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Economic diversification needed in Appalachia
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by Bill Price, Sierra Club Environmental Justice Coordinator | 2010

Years ago we heard that Corridor H would bring us economic diversification. NOW we are really having an Appalachian conversation on economic diversification!

The crucial need for economic diversification in the Coalfields of Appalachia is an issue of growing importance as more and more Sierra Club leaders, groups, and chapters become involved in the struggle to abolish mountaintop removal and work on other issues all along the dirty cycle of coal. We are reaching out to all of our Sierra Club networks for interested groups and individuals who are willing to be a part of the next step toward ending the dirty cycle of coal.

Nationally, the Sierra Club has committed significant resources and interest in an alliance with the US Steelworkers and other unions. The Blue Green Alliance unites over eight million people who are working for policies that create good jobs and a clean environment. For the past two years, this alliance has sponsored a “Green Jobs” conference. Last years conference in Washington DC saw more than 250 Sierra Club leaders and staff participate. The third annual conference is being planned for May 4–6 and the organizing goal is to double the participation of Sierra Club leaders, staff and Environmental Justice (EJ) community leaders.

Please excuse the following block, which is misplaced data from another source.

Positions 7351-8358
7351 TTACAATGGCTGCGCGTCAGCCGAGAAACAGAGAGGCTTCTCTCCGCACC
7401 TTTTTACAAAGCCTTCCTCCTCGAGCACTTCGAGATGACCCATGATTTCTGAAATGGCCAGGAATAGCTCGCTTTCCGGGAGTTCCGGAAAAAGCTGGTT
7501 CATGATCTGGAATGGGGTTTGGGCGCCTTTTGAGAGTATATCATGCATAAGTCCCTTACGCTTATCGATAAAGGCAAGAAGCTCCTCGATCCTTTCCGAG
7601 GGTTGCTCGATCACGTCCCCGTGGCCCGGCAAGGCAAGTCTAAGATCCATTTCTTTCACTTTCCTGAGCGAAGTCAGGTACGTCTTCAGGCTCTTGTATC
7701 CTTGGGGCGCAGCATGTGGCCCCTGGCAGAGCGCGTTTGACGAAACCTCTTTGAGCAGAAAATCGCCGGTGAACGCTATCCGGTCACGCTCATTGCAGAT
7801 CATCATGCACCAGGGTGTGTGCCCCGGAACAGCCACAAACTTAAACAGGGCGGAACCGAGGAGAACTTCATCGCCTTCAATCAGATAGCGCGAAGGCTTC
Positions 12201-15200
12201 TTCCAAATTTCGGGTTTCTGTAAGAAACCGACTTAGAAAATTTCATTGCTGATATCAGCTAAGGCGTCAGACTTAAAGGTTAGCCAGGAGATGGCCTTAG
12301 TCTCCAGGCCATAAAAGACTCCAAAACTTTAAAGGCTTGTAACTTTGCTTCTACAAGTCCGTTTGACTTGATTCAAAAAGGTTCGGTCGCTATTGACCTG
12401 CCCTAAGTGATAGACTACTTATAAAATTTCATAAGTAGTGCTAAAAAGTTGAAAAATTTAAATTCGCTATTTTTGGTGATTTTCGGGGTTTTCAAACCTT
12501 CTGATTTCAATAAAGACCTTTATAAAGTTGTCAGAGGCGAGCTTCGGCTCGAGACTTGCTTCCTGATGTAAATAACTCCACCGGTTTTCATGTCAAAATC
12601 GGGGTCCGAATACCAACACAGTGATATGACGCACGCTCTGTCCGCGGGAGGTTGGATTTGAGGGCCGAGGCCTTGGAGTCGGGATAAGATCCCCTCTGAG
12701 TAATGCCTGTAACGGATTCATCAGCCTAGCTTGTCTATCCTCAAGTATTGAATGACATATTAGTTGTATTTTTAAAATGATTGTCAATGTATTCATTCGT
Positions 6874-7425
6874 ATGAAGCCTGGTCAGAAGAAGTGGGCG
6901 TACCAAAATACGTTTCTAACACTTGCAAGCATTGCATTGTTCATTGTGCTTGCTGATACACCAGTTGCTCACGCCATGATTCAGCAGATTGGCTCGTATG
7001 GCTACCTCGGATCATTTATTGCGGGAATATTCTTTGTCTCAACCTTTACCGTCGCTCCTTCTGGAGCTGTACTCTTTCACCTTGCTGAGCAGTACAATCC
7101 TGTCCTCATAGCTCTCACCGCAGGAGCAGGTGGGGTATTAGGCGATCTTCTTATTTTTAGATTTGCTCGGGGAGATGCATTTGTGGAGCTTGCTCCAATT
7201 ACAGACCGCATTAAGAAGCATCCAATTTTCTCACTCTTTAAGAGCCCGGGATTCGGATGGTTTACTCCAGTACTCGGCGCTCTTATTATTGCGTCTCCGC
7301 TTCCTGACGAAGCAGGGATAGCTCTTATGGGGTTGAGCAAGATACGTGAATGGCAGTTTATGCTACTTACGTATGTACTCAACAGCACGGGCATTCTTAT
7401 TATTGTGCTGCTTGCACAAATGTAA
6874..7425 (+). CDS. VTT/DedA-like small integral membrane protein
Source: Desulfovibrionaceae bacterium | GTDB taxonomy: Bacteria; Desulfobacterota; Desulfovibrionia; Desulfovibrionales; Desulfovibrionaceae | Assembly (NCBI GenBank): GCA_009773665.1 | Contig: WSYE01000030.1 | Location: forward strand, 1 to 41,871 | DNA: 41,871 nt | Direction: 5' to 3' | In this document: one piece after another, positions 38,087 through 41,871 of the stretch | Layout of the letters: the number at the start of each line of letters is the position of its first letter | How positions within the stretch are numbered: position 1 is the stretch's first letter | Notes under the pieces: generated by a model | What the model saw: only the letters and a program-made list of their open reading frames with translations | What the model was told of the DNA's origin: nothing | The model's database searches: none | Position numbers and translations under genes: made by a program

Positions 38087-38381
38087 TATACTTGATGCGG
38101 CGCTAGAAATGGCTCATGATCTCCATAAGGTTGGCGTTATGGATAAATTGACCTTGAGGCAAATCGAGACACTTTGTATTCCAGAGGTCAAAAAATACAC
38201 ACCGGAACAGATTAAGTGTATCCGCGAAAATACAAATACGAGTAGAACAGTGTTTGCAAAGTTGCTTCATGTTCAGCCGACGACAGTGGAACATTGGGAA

On the regional level there is much work to be done. Earlier this year, the Club’s Beyond Coal Campaign authorized the three Central Appalachian EJ staff (Bill McCabe, Bill Price, and Adam Wells) and Kentucky coal organizer Lauren McGrath to dedicate a portion of their time to working with Sierra Club leaders and EJ communities on economic transition issues. With the involvement of Sierrra Club leaders from throughout the region and the leadership of community activists we are hoping to build toward the goal of a just economic transition.

A process has begun of seeking advice and knowledge from those doing the work in the communities. Kentuckians for the Commonwealth’s Canary Project, Mountain Association for Community and Economic Development (MACED), Appalachian Community Economics (ACE), Coal River Mountain Wind Project, Sustainable Energy and Economic Diversification Project (SEEDS), Central Appalachia Prosperity Project (CAPP), Remembering and Respecting Neighbors Economy and Watershed (RRNEW) and others have worked for years to develop more diversified and community-owned economic opportunities for the communities of Appalachia, and their ideas are being gathered.

You can become involved in working on economic diversification in Appalachia. Specifically, we are looking for Sierra Club members who have experience or background in economic development or vocational training. If you’ve ever owned a small business or worked at a bank we need to hear from you. If you have a degree in economics or a masters in business administration we would like to hear your ideas. In other words, if you believe that your skills, experience or expertise can help bring a strong economy to Appalachia, get in touch with us. Bring your brains, skills, and enthusiasm.

Please contact Bill Price, 304-389-8822, or email at bill.price@sierraclub.org to discuss your ideas.

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